Brake Press

A brake press (or press brake) is a machine used to perform repeatable, precise, and reliable sheet metal bending. Brakes are classified according to tonnage and bed length. They can be equipped with various types of punches and dies to control sheet bending. Most are now equipped with an automatic back gauge to aid in positioning and holding the sheet, greatly increasing repeatability. A press brake is a production machine that is usually used for metal blanks instead of bars. As such, it is most commonly found in factories. While the folding machine is used for light, thin plates, press brakes can exert hundreds or even thousands of tons of force, making them used for large steel plates and other heavy-duty bending applications. Press brakes can produce both small parts and very long components with minimal tooling. They are useful both in small and medium production series.

How does a Brake Press work?

Brake press forming is one of the earliest forms of mechanical metal deformation. A piece of sheet metal is shaped along a straight axis during this process. This can be done with a V-shaped, U-shaped, or channel-shaped die. While press brakes tend to be a simple idea, retaining accuracy can also be very difficult. Precision bending is a feature of both printing, tooling, and workpiece material. Material properties such as yield strength, ductility, hardness, and the material state shall affect the amount of spring-back of the material. The most popular industrial press brake method is called air bending.

Air bending is a 3-point bending. The bent angle is determined by the degree to which the punch tip penetrates the "V" cavity. The greater the penetration of the tip of the punch, the greater the angle obtained. The key advantage of air bending is that it requires significantly less force than other approaches to accomplish a 90 degree bending due to the torque effect. Characteristic for the press brake formation process is its ability to manufacture ductile materials as well as its ability to be used in low and medium production applications, particularly for smaller parts. Other benefits are that you only require limited tooling and that it is really good for long parts using "V," "U," channel, or other special punch and dies.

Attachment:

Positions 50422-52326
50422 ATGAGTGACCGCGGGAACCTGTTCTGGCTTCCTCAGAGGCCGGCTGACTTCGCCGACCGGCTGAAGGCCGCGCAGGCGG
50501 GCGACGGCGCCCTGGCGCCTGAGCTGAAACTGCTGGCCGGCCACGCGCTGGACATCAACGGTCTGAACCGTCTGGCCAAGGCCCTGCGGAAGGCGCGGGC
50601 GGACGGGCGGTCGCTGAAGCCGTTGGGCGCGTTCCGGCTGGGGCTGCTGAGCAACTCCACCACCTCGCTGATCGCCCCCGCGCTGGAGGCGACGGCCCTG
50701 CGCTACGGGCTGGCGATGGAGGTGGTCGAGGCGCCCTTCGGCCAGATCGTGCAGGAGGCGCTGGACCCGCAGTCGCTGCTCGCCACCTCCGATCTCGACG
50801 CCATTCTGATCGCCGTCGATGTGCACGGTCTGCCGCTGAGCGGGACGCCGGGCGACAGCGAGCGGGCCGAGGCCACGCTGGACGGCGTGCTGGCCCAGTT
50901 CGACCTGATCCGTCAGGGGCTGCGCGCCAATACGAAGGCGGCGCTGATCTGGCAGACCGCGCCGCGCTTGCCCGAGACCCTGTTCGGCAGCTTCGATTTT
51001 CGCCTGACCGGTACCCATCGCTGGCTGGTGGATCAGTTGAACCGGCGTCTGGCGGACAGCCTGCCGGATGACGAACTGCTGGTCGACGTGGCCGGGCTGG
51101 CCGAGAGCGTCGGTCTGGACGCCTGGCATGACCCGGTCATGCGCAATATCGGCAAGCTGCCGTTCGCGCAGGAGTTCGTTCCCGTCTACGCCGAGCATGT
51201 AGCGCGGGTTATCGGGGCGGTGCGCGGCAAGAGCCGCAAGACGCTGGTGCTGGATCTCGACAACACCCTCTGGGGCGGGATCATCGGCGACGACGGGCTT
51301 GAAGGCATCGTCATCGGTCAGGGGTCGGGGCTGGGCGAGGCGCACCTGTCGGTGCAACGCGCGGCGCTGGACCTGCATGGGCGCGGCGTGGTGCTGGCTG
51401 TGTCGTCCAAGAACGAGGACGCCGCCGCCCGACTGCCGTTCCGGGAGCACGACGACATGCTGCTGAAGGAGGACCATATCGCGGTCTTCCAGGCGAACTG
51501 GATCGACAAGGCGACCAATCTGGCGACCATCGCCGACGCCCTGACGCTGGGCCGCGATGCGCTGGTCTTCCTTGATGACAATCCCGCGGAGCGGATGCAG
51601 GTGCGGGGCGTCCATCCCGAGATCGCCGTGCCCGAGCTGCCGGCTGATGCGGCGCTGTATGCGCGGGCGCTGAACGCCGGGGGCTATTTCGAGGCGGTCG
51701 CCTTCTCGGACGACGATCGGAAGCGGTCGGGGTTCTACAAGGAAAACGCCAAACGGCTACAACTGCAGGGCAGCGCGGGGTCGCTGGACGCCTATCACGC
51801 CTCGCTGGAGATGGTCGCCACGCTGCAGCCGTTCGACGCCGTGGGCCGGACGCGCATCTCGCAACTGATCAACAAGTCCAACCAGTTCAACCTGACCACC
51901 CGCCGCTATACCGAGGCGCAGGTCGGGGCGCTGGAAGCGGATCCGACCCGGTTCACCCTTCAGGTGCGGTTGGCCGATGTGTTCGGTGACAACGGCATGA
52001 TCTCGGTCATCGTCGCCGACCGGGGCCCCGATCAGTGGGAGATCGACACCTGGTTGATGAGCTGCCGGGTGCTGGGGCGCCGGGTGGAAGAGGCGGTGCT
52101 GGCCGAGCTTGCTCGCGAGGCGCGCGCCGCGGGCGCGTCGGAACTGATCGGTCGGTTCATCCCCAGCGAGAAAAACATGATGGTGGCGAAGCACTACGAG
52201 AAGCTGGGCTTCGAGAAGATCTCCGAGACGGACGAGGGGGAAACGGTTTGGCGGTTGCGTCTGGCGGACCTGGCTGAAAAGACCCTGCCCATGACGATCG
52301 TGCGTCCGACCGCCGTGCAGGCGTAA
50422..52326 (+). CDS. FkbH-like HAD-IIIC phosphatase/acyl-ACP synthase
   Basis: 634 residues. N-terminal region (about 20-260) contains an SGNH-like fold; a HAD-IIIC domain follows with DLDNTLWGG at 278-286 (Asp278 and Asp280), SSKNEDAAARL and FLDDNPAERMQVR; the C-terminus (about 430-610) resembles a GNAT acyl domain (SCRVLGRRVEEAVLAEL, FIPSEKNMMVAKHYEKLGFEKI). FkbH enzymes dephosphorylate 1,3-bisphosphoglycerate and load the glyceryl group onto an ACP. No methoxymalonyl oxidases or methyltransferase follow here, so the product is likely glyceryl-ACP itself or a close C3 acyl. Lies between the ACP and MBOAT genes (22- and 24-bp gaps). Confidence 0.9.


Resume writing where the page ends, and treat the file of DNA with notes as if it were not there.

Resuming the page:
Important Tips for operating a Brake Press

Press brake is a machine tool used to bend sheets into different sizes and shapes. Many operators are developing their skills through trial and error. Others are formally qualified and accredited in their trade. However, no matter how the operator practices the trade, precision bending requires the operator to have a clear knowledge of four key areas: the position of the operator, drawings, brake presses, and tooling.

The function of the operator

An outstanding press brake operator can still develop his craft by increased preparation and the introduction of emerging innovations in the industry. These operators should also have a clear grasp of the whole manufacturing chain from start to finish. This covers the layout of the press brake, the manufacturing time required to fulfill the work requirements, and the machine capacity.

The press brake itself

There are many different types of press brakes on the market today, each with its features and drawbacks to be considered and maintenance needs. These types of brakes include electric, hydraulic, CNC-upgraded, and full CNC brakes. Each type of computer has its features, drawbacks, and set-up times. Press brake operators need to thoroughly understand the variations between each machine, the pacing of each machine, and the concentrated load limitations associated with each unit. In certain instances, only one type of computer and not another are professionally qualified by operators. Operators that surpass the load limits will do significant harm to the system and distort the goods made. Press brake operators need to know the machine's math!


High-quality pieces with bad tooling are nearly difficult to produce. Different forms of bending (i.e., air bending, bottom bending, punching) require different kinds of instruments. Experienced press brake operators must have complete knowledge of the different tool tolerances for each punch and die used.


All the essential details required to produce parts with a press brake must be included in the sketches. This includes the bend angles, the component lengths, the inside bend radius, and the respective tolerances for each element. The requirements displayed in the drawings must take into account the capability of the brake presses and equipment used in the project.

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